The game works by balancing a lightbulb on the end of a pivot arm that projects a “ball” onto a screen, while players move their paddles up and down to hit the spring that surrounds the light assembly. The ball arm gets periodically kicked by a DC motor and cam assembly, which makes it careen wildly back and forth across the screen.

It’s a marvel of simple, no-IC engineering. Ironically, it might have been cheaper than making it out of silicon at the time, but viewed from today’s economy, just the human labor in adjusting that counterweight so that the “ball” floats would blow the budget.

Why a screen and lightbulb? Because it’s emulating Pong, a video game, the new kid on the block. But even 45 years later, we think it has got a charm all of its own that the cold digital logic of Pong lacks, even if the gameplay suffers.

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Hackaday Links: February 13, 2022

If you need evidence that our outwardly peaceful little neck of the solar system is actually a dangerous place, look no further than the 40 newly launched Starlink satellites that were just clobbered out of orbit. It seems that the SpaceX launch on February 3 was ill-timed, as it coincided with the arrival of energetic plasma from a solar storm that occurred a few days before. The coronal mass ejection followed an M-class flare on the Sun, which was aimed just right to hit just as the 49-satellite addition to the Starlink constellation was being released. This resulted in an expansion of the upper atmosphere sufficient to increase drag on the newborn satellites — up to 50% more drag than previous launches had encountered. Operators put the satellites into safe mode, but it appears that 40 of them have already met a fiery demise, or soon will. Space is a tough place to make a living.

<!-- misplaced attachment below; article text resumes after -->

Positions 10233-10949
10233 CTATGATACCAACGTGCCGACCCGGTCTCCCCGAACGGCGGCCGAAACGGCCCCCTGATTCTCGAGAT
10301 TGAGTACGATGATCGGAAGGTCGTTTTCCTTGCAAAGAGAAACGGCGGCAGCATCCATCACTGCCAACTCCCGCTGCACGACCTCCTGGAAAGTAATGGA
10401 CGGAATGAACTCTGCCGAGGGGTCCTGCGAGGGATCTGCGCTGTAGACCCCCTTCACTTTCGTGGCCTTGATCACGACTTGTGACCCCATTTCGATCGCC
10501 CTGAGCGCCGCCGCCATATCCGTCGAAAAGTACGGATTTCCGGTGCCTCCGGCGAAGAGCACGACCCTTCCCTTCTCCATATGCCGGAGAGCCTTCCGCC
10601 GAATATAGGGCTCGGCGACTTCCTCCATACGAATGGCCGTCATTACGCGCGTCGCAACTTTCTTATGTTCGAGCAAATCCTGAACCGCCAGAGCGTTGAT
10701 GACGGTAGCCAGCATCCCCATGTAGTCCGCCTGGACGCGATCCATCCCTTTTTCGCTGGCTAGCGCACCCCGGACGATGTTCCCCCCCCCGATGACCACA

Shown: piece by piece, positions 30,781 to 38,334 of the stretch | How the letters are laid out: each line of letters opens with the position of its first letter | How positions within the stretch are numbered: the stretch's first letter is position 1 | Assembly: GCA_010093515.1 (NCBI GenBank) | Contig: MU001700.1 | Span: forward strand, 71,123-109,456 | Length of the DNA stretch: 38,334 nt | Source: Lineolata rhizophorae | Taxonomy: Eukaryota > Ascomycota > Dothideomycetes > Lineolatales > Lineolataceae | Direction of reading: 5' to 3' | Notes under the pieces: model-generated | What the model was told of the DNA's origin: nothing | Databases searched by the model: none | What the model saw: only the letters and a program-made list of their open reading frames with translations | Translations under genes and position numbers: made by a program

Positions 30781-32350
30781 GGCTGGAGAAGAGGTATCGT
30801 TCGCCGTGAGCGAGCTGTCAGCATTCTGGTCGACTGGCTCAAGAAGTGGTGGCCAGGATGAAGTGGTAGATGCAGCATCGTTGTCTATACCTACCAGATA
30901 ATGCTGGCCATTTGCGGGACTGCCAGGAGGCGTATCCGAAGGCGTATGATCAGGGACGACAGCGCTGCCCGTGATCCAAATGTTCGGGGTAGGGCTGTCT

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Pi Pico Project Plays Pong Perfectly

Even as technology keeps progressing, we find ourselves coming back to the classics again and again. Pong is quite possibly the classic game, and the Raspberry Pi Pico is one of the latest microcontrollers. So [Nick Bild] combined them expertly in his Pico Pong project, which includes gesture controls and a custom VGA output.

Rolling your own VGA signal is no simple feat, and this project takes full advantage of the Pico’s features to pull it off. Display data is buffered in memory, while a Programmable I/O (PIO) program reads straight from the buffer via Direct Memory Access (DMA) and writes straight to the display. This allows for nanosecond-precision while leaving the CPU free to handle inputs and run the game. Even with the display work offloaded, the ARM processor had to be massively overclocked at 258 MHz, well over its 133 MHz specs, to make things run smoothly. And still [Nick] found himself limited to a 640×350 resolution and serendipitously-retro-accurate monochrome color scheme.

Gesture controls come from a pair of IR light beams hooked up to the GPIO. IR LEDs shine up toward reflectors, and the light bounces back down to detectors. Blocking one of the beams causes your paddle to move up or down, which looks pretty responsive in the video (embedded below).